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Receptor activator of nuclear factor (NF)-kappaB ligand (RANKL) increases vascular permeability: impaired permeability and angiogenesis in eNOS-deficient mice

Cited 94 time in Web of Science Cited 94 time in Scopus

Min, Jeong-Ki; Cho, Young-Lai; Choi, Jae-Hoon; Kim, Yonghak; Kim, Jeong Hun; Yu, Young Suk; Rho, Jaerang; Mochizuki, Naoki; Kim, Young-Myeong; Oh, Goo Taeg; Kwon, Young-Guen

Issue Date
W.B. Saunders Co
Blood 2007;109:1495-1502
1-Phosphatidylinositol 3-Kinase/metabolismAnimalsIntercellular Junctions/physiologyMiceMice, KnockoutNitric Oxide Synthase Type II/deficiency/*physiologyProto-Oncogene Proteins c-akt/metabolismRANK Ligand/*physiologyTNF Receptor-Associated Factor 6/metabolismCapillary PermeabilityNeovascularization, Pathologic
Receptor activator of nuclear factor (NF)-kappaB ligand (RANKL) is emerging as an important regulator of vascular pathophysiology. Here, we demonstrate a novel role of RANKL as a vascular permeability factor and a critical role of endothelial nitric oxide synthase (eNOS) in RANKL-induced endothelial function. RANKL increased the vascular permeability and leukocyte infiltration in vivo and caused the breakdown of the blood-retinal barrier in wild-type mice but not in eNOS-deficient mice. In vitro, it increased endothelial permeability and reduced VE-cadherin-facilitated endothelial cell-cell junctions in a NO-dependent manner. RANKL also led to the activation of Akt and eNOS and to NO production in endothelial cells (ECs). These effects were suppressed by the inhibition of TRAF6, phosphoinositide 3'-kinase (PI3K), Akt, or NOS by genetic or pharmacologic means. Inhibition of the TRAF6-mediated NO pathway reduced EC migration and capillary-like tube formation in response to RANKL. Moreover, the effects of RANKL on ECs sprouting from the aorta, and neovessel formation in both the mouse Matrigel plug assay and corneal micropocket assay, were impaired in eNOS-deficient mice. These results demonstrate that RANKL promotes vascular permeability and angiogenesis by stimulating eNOS by a TRAF6-PI3K-Akt-dependent mechanism. These properties may be relevant to the pathogenesis of angiogenesis-dependent and inflammatory vascular diseases.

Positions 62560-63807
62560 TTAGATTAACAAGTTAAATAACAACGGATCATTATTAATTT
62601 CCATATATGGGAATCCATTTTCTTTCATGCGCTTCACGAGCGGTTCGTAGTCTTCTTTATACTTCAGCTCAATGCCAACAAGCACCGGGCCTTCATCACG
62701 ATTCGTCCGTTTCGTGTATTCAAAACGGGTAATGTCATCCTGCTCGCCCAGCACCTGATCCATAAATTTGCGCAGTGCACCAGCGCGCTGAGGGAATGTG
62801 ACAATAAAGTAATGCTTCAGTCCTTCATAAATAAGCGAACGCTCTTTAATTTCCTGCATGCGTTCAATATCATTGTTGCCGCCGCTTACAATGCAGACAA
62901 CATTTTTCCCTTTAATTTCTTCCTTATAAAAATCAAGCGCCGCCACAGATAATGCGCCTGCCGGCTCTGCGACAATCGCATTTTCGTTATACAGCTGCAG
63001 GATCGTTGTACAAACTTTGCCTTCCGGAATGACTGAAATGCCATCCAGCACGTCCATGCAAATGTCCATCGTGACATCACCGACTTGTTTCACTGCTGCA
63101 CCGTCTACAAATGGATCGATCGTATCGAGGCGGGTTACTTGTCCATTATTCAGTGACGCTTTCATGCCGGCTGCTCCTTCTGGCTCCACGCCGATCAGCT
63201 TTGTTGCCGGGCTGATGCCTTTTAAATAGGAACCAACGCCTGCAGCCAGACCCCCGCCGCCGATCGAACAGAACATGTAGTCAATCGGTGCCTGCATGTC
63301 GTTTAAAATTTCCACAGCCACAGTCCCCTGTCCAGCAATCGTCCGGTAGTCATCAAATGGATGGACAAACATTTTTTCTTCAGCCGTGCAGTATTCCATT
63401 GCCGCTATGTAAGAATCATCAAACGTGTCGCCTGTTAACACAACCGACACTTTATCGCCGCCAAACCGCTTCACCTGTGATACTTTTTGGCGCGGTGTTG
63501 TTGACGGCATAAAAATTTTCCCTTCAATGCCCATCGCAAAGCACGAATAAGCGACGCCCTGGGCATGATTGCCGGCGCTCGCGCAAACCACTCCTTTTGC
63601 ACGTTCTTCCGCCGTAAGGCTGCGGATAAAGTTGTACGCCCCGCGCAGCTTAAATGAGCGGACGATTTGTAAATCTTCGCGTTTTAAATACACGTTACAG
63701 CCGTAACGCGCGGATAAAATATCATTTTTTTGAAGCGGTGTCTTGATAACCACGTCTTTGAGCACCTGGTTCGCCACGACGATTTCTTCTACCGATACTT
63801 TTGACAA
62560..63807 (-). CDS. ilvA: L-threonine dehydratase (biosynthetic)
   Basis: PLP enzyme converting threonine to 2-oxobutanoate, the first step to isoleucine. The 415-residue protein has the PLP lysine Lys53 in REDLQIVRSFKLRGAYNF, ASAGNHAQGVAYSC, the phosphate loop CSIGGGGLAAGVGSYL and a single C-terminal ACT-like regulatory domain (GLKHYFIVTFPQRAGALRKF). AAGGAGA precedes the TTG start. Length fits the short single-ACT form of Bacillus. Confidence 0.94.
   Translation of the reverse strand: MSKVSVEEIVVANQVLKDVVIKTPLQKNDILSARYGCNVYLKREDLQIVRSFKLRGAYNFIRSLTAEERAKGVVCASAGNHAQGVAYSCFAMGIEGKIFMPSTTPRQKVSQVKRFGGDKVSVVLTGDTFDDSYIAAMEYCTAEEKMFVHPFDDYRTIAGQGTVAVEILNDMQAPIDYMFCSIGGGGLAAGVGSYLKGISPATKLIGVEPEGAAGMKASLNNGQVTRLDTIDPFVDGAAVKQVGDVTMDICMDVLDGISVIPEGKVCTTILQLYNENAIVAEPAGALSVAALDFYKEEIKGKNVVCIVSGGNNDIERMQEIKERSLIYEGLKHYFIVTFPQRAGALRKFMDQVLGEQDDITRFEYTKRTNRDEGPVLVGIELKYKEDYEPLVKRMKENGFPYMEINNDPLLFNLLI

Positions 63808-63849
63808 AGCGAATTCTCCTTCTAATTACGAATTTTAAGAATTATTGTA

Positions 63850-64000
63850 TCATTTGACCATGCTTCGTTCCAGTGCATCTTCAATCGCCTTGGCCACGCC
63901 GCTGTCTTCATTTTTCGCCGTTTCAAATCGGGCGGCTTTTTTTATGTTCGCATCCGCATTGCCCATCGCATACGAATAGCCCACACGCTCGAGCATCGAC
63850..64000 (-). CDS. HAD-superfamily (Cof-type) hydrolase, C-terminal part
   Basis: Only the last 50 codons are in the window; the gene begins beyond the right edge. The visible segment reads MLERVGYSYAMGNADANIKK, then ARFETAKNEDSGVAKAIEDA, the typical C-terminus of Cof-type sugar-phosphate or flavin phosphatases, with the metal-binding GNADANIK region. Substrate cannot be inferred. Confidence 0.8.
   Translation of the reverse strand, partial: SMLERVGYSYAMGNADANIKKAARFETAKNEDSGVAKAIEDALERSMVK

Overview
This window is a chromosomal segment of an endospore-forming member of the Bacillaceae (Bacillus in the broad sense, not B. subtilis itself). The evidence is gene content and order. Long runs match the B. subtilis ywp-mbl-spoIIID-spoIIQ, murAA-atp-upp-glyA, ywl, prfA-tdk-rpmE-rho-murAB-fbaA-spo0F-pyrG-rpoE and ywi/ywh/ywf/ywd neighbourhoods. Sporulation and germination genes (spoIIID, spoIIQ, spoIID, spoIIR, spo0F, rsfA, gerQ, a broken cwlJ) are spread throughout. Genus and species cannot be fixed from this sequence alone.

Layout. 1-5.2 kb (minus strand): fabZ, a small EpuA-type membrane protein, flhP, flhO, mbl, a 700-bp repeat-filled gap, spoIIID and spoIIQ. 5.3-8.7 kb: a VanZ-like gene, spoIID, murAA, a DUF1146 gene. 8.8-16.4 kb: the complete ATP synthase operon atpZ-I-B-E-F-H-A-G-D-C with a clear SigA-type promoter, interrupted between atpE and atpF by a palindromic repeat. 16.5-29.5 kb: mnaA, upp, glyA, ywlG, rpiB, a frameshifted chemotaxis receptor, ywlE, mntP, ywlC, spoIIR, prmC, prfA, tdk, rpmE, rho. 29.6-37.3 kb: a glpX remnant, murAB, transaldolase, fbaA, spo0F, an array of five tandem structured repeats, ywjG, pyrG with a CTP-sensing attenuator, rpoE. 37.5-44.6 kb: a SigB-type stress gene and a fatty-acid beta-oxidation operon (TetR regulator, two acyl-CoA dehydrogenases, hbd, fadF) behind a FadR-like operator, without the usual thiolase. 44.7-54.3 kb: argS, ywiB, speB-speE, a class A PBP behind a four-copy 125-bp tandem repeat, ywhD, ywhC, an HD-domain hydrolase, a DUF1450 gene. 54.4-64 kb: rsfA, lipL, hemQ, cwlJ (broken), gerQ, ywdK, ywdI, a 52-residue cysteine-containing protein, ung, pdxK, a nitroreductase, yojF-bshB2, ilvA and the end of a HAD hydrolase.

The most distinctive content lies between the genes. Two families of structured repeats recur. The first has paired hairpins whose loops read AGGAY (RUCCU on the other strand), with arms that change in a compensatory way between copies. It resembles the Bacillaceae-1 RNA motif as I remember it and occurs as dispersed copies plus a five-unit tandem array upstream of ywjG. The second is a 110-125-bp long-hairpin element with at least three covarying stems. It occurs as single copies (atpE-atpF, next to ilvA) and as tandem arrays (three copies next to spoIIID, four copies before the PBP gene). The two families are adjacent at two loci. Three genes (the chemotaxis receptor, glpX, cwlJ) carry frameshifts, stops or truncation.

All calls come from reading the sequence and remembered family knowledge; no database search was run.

0006-4971 (Print)
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